In 2014, the maximum out-of-pocket cost limit that an employer or insurance carrier can require is $6,350 for an individual plan and $12,700 for a family plan. Health plans that are still grandfathered, meaning that they were in existence on March 23, 2010, and have not been changed in ways that substantially cut benefits or increased costs for consumers, are exempt from this requirement. Out-of-pocket limits for non-grandfathered plans are set to increase for plan years in effect on or after Jan.1, 2015, to $6,600 for an individual plan and $13,200 for a family plan. These total dollar amounts are not the only aspect of the out-of-pocket limit requirements that will be changing in 2015, however.

Starting in 2015, ACA will allow health plans to set separate out-of-pocket limits on medical, versus prescription-drug costs, as long as the combined amount of all such limits does not exceed the total allowed amount. For example, a health plan could limit an individual plan member’s prescription-drug spending at $5,000, and her medical expenses at $1,600 — since combined, the two limits do not exceed the overarching limit of $6,600 for an individual. 

It is also important to note, that the out-of-pocket limit applies to in-network expenses only, as plans are not required to limit members’ out-of-pocket spending. This new regulation means that organizations offering non-grandfathered plans are faced with yet another strategic plan-design decision with potentially significant plan-cost repercussions: Should its health plan(s) combine its medical and prescription drug out-of-pocket limits, or set separate requirements?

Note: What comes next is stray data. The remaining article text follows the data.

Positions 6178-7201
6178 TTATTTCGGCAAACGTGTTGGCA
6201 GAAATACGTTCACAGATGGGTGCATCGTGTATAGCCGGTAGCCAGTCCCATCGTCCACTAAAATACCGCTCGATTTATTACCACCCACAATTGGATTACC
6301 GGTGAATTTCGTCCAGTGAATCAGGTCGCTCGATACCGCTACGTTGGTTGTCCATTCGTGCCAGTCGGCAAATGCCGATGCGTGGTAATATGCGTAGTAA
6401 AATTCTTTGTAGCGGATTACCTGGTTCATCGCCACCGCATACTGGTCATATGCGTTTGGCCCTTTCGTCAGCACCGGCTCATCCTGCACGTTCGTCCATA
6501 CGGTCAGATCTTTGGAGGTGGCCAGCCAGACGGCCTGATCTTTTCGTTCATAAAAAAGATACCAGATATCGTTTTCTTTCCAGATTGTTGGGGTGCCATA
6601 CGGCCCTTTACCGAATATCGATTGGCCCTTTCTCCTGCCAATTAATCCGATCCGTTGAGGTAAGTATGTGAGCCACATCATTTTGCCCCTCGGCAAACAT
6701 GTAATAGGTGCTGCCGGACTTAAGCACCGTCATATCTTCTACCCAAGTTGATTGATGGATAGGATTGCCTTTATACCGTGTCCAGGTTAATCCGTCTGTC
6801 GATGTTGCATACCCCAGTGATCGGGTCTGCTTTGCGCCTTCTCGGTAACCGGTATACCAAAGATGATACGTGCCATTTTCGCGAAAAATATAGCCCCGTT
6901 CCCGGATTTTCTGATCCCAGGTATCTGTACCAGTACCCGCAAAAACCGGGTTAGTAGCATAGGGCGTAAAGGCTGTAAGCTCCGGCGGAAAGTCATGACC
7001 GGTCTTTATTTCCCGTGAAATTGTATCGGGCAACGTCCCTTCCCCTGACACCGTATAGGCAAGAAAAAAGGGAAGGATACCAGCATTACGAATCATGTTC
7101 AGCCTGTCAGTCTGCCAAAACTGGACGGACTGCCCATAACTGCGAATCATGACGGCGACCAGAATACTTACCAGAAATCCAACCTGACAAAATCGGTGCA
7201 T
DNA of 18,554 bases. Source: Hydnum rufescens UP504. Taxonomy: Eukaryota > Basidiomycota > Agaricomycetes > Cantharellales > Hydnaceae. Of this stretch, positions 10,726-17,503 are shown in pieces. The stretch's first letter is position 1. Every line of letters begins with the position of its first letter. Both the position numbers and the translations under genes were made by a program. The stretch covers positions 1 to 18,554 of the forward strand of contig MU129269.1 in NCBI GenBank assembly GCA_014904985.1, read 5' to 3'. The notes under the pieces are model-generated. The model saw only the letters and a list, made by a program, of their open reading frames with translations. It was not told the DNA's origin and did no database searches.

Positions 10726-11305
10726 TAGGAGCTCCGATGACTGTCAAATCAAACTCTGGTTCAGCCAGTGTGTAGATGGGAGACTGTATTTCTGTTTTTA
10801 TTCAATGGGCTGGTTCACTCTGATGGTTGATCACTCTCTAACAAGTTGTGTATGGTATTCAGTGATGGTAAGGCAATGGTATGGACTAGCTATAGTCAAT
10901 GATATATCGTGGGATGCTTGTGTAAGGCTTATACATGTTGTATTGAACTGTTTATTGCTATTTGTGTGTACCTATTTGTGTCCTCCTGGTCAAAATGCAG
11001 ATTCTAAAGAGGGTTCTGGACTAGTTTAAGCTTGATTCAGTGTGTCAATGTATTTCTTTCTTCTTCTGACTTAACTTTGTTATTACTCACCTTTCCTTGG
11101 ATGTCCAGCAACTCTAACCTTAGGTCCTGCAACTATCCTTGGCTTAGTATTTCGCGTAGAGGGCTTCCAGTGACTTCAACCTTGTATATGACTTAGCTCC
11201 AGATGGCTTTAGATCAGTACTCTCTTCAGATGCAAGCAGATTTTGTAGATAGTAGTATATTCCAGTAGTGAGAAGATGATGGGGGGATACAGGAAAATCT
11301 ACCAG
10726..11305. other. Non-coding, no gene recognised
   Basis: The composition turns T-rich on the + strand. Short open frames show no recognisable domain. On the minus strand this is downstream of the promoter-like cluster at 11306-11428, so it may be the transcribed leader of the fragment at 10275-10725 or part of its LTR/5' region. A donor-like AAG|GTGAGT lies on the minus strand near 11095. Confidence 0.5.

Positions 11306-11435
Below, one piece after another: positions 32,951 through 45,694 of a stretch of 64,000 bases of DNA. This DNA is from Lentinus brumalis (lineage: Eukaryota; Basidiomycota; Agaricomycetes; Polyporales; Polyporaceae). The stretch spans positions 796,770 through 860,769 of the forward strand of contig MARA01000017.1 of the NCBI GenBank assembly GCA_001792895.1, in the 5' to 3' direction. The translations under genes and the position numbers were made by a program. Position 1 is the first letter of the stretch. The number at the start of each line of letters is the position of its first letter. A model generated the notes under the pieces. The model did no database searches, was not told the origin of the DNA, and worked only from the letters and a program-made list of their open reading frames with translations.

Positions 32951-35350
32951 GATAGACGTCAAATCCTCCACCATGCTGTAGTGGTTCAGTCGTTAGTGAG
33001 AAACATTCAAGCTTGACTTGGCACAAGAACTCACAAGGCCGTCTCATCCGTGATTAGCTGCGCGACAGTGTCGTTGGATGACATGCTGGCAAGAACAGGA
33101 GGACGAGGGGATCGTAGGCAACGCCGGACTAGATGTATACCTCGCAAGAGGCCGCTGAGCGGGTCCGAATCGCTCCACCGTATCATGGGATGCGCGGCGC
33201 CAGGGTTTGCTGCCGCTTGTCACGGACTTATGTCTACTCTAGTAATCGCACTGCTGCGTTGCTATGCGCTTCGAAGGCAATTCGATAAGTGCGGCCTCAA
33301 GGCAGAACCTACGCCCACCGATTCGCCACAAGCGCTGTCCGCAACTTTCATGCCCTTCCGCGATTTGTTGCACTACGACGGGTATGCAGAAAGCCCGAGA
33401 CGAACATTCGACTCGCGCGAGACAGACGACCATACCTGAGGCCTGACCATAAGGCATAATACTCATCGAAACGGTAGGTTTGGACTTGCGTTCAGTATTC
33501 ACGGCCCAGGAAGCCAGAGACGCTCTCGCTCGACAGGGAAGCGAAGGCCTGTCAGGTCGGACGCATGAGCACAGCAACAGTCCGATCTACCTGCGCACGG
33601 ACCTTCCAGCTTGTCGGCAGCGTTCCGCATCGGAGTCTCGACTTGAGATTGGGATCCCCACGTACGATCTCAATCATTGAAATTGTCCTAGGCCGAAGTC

To determine which strategy is most cost-efficient for your organization, begin your analysis by considering all non-premium, cost-sharing requirements for all offered medical and prescription drug-plan designs including deductibles, copays, and coinsurance. 

  • Does your plan include deductible and/or out-of-pocket limit requirements for either your health or prescription-drug plan today? If so, are they combined, or are the requirements separate for the two plans? 
  • How do your out-of-pocket limits compare to ACA’s 2015 limits? What would be the cost-saving implications of increasing your limits to meet ACA’s limit maximums? Would increasing your limits to meet ACA’s maximums mean a too significant cost-shift for your members in one year?